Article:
25 fundamental things wrong with those stupid ’25 things’ notes
1. Firstly, whose wise decision was it for this list to be 25 items long? Twenty-five is one hell of a list, especially when you consider that each item is roughly a paragraph long. As I write this rebuttal, I’m struggling to think of 25 flaws for my list. Let’s see how I go.
2. Not only does a 25-item list mean that the last 10 things are more than likely going to be superfluous, but it also means that reading the note takes time. As a 17-year old drummer, I probably have the lowest level of concentration of all subgroups of the human race. Hence, by the time I get to the fifth item of someone’s list – regardless of how interesting it is – I would have fallen asleep. Likewise, as I write this you are probably thinking “Gosh, do I have to read Kevin’s complaints for another 23 points?” and will probably close this blog and comment on someone’s status which reads ‘John is tired’.
3. The most irritating thing about ‘the 25’ is that it is defacing the credibility of Facebook. My initial decision to move from MySpace to Facebook was based upon Facebook being the more mature communication medium of the two. But boy was I wrong. ‘The 25’ is the 2009 version of the ‘MySpace quiz’ which in itself was the 2008 version of the classic email forward. And there is nothing worse than an email forward. ‘Send this to 20 people in the next ten minutes or you will die’ – you know the sort.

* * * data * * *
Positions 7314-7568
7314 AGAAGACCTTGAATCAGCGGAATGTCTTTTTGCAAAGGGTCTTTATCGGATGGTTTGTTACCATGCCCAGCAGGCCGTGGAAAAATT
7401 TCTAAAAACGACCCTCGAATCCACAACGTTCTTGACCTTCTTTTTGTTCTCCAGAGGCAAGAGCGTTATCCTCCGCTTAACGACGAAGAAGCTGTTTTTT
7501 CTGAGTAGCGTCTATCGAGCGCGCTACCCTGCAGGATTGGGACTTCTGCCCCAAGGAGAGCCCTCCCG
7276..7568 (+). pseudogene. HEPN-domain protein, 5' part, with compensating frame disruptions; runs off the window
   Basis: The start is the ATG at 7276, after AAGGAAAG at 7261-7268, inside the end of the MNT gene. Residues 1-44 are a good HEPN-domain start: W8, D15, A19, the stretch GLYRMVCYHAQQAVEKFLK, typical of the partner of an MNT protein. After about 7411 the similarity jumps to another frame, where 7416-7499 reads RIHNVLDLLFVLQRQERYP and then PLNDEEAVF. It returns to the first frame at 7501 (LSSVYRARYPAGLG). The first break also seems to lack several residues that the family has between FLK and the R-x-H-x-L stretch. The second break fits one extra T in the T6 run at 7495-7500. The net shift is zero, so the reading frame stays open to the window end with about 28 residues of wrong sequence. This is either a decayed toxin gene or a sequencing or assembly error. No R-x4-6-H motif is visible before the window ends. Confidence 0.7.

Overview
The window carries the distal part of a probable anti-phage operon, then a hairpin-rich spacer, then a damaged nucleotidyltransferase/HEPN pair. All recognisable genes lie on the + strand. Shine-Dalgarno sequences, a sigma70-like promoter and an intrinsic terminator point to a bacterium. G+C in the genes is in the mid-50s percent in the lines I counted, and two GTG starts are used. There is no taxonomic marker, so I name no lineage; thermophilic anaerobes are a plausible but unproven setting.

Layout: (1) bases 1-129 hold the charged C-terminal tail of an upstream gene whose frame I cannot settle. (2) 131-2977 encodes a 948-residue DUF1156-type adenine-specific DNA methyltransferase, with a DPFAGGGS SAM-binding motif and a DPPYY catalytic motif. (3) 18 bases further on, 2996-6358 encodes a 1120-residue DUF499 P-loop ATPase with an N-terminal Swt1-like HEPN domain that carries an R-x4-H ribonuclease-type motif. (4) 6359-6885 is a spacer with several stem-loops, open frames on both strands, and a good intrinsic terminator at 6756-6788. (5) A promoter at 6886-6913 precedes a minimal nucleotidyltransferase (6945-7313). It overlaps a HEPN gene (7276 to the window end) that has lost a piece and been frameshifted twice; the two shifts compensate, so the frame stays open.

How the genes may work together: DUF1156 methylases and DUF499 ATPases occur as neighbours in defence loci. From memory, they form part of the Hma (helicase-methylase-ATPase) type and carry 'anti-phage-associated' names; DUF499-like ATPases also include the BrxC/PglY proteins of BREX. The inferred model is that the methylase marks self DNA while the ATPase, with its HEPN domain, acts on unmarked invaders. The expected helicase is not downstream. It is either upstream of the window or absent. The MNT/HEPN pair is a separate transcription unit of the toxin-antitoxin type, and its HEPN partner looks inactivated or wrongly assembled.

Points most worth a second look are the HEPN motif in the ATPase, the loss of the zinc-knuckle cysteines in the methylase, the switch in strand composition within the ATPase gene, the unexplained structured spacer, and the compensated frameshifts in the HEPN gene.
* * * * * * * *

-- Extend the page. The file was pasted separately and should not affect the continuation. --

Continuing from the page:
4. Not only is ‘the 25’ damaging from an internet perspective, but it has the potential to damage one’s social life. On average, about 25 moderately cool things happen to someone in a year. By revealing them all in a Facebook blog, one is essentially sacrificing a year’s worth of conversation starters.
5. In order to get this list to 25, I will elaborate on the previous point here. Imagine you are talking with a few mates at uni/school/work/party and you happen to bring up a topic that you had previously mentioned on your ’25 list’. Before you get the chance to elaborate on your brilliant story, someone will butt in and say “Ohh, I’ve already this one”. Conversation dead.
6. The sad thing about this is that your story could be really really cool and your acquaintance (not friend, coz on Facebook you don’t need to be a friend to be a ‘friend’) only read the brief version, not the complete and exciting tale. Hence, by reducing your cool story to a concise point in your ’25 list’, you have sacrificed the opportunity to excite a group of mates with your otherwise fascinating fable.
7. This might just be me, but if I read a blog I will forget its main contention five minutes later. However, if I talk to someone I will most likely recall the conversation quite vividly. Hence, cramming your life story into one of these ’25 lists’ leaves you with a paltry 5 minutes of fame. The acquaintance who read your list will think you are the most awesome person in the world for those five minutes, but will probably never speak to you ever again because they have nothing to left to talk about… in spite of the fact that you had never opened your mouth to them.
8. One of the main problems with lists is that there is some sort of order. In most cases, the first few items of the list will hold great importance and every subsequent item will be less important than the previous one. Hence, as you progress through the blog, it gets more and more boring.